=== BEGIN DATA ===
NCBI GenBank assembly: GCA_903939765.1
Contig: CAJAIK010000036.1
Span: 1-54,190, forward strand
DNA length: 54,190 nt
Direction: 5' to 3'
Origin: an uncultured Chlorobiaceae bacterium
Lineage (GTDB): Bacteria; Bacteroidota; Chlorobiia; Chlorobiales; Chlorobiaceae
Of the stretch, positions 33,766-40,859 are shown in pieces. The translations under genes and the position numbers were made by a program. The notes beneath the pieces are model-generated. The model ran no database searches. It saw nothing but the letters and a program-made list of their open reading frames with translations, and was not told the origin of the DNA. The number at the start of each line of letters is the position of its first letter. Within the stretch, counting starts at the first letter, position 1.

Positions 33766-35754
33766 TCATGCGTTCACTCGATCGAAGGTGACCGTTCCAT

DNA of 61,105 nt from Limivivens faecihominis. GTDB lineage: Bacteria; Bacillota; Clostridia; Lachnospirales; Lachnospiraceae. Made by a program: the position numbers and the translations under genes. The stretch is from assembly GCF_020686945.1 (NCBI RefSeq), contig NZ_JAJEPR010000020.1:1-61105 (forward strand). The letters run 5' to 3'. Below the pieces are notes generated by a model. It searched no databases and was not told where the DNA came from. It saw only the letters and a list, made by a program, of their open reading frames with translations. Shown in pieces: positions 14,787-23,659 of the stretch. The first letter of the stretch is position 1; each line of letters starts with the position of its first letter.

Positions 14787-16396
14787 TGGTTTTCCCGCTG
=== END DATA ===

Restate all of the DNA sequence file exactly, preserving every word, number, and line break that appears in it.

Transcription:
NCBI GenBank assembly: GCA_903939765.1
Contig: CAJAIK010000036.1
Span: 1-54,190, forward strand
DNA length: 54,190 nt
Direction: 5' to 3'
Origin: an uncultured Chlorobiaceae bacterium
Lineage (GTDB): Bacteria; Bacteroidota; Chlorobiia; Chlorobiales; Chlorobiaceae
Of the stretch, positions 33,766-40,859 are shown in pieces. The translations under genes and the position numbers were made by a program. The notes beneath the pieces are model-generated. The model ran no database searches. It saw nothing but the letters and a program-made list of their open reading frames with translations, and was not told the origin of the DNA. The number at the start of each line of letters is the position of its first letter. Within the stretch, counting starts at the first letter, position 1.

Positions 33766-35754
33766 TCATGCGTTCACTCGATCGAAGGTGACCGTTCCAT

DNA of 61,105 nt from Limivivens faecihominis. GTDB lineage: Bacteria; Bacillota; Clostridia; Lachnospirales; Lachnospiraceae. Made by a program: the position numbers and the translations under genes. The stretch is from assembly GCF_020686945.1 (NCBI RefSeq), contig NZ_JAJEPR010000020.1:1-61105 (forward strand). The letters run 5' to 3'. Below the pieces are notes generated by a model. It searched no databases and was not told where the DNA came from. It saw only the letters and a list, made by a program, of their open reading frames with translations. Shown in pieces: positions 14,787-23,659 of the stretch. The first letter of the stretch is position 1; each line of letters starts with the position of its first letter.

Positions 14787-16396
14787 TGGTTTTCCCGCTG